Yes, technically Matt, Taelynn and I are Tyce’s “Adoptive Family,” but you don’t need to call us that all the time. I am his mom. Matt is his dad. Taelynn his is sister.

Tyce is our son, brother, grandson, cousin, nephew ect.

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Hopefully this helps you a little when talking to people from the adoption community. BUT KEEP IN MIND, we understand that certain phrases are just common to say. I personally am not going to hit you over the head if you say one of the naughty ones above, but I can’t express the joy and appreciation I have for the people that refer to my adoption correctly.

I’ll have some more similar posts coming in the future. I apologize if these annoy you! But, adoption is a passion, and can you blame me?!

AND PLEASE, send me a message if you have other questions I can answer. Whether it has to do with adoption, or just my little family, I would love to know what you all would like to read about.

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Water Babies

IMG_3726You’ll quickly learn through my ramblings, if you didn’t already know this, that I don’t like being told that I can’t do something. When faced with a dilemma of being told something is impossible or that there is no way it can be done, I often think,

“Says Who?”

And then I go on to see if it is in fact out of my reach. I remember, when I was pregnant with Taelynn, someone told me that I was throwing my life away by having kids so young. I thought that was a little silly and my “never upset” husband actually became angry at the comment. However, it got me thinking about things that I could still make possible even with kids.

Two kids later and I still am determined to have a great experience through this journey, not just for my kids, but for me! Matt and I do what we can to make any adventure possible. Road trip to Las Vegas, no problem! What about a road trip to California, BRING IT! Romantic evenings aren’t dead. Goodness, I am even working to get my Real Estate License. My point is kids have never “gotten in our way.” They actually make life a lot more fun for us.

(Pictures from the first time Taelynn went swimming. It just happens to also be at the Provo Rec Center.)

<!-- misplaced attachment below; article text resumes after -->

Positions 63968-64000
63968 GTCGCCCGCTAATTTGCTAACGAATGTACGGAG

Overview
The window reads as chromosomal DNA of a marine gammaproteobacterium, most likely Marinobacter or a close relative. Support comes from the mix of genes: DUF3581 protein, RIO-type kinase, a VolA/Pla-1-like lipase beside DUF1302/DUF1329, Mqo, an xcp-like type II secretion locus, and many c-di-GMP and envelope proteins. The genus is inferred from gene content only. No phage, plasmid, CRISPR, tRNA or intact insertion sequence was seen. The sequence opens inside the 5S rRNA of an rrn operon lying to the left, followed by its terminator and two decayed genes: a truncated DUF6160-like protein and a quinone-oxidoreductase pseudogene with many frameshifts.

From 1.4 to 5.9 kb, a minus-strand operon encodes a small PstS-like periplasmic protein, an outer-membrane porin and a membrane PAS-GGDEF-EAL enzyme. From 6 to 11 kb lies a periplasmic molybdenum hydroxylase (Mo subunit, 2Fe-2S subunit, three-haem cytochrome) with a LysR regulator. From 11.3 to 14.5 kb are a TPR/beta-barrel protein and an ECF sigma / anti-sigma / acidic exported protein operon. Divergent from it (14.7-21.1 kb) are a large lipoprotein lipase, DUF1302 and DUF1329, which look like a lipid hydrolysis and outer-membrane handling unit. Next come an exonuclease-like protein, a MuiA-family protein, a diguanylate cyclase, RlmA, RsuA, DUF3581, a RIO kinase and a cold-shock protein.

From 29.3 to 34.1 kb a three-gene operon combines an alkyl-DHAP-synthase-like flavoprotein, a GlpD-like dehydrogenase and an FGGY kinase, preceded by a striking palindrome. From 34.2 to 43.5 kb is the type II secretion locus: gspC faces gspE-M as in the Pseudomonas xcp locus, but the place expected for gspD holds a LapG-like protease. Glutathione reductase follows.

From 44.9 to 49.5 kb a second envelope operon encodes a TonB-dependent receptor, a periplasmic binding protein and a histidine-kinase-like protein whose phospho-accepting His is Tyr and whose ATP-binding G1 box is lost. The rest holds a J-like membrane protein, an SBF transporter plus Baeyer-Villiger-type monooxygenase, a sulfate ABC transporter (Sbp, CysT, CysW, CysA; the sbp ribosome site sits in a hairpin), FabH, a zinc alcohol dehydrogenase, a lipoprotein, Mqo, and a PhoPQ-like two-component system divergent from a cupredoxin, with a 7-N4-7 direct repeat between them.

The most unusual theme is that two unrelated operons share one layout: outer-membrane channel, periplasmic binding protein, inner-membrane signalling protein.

Swimming was one of those things I was questioning the possibility of. Before Tyce was born, Taelynn and I would go all the time. BUT, adding another baby to the mix makes staying a float a little more challenging.

My awesome SIL is here visiting with her perfect little boys, Ben and Andy. Of course, like any 3 year old, Ben wants to get out and have adventures! So after thinking about it, I decided why not join them at the Provo Rec Center. I was slightly terrified. I packed the swim bag, made sure we had enough diapers, got the kids ready to go and a short hour later we were finally out the door.

We got to the Rec Center and I was approached with my typical questions of,

“Are you babysitting?”

“Are they both yours?”

“Are they twins?”

But I guess in a way every mom is a permanent babysitter.

Then we finally made it to the pool.

2 adults against 4 children (Jessica’s SIL on her other side also came and observed)

My children are scared of tubs of water… They are shower babies. So sitting in water up to their waist in the kiddy pool was a little traumatic. They literally were gripping each others hands and hugging each other around the waist. It was adorable to see! If I wasn’t in water I would have had a million more pictures as proof.

As they started warming up to their new surroundings, I could see their eyes light up as they started to have some fun. I braved the water, and took advantage of their clinginess, and we made it over to the lazy river. Lazy might not be the best way to describe it, as I was trying to juggle two children that decided they liked floating around.

One woman failed to realize that the section of pool she was in was designed for kids, as she kept giving my kids dirty looks and shoving past me…but not everyone can have fun swimming I guess…

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Taelynn really got excited by the end and was giving everyone that passed her a full body wave. Seriously, there is not a more animated wave in the world. I made a little barrier with my legs because Tae kept trying to swim off to play with her cousins because she is obsessed with them (the water was only about 4 inches at the deepest where we were). Tyce enjoyed looking at the water from the safety of my arms. He had a death grip on my swim suit that you wouldn’t believe, and Taelynn kept checking to make sure he was ok.

After they kids decided they were worn out (because holding onto mom is hard work) we packed ourselves up, slowly but surely, and made our way to the car. Tyce was asleep before we got to the parking lot and both were asleep by the time we got home. Let’s just say the moral of the story is, if I have stuff to do, take the kids swimming because they will sleep for hours!!

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I would say the day was a SUCCESS!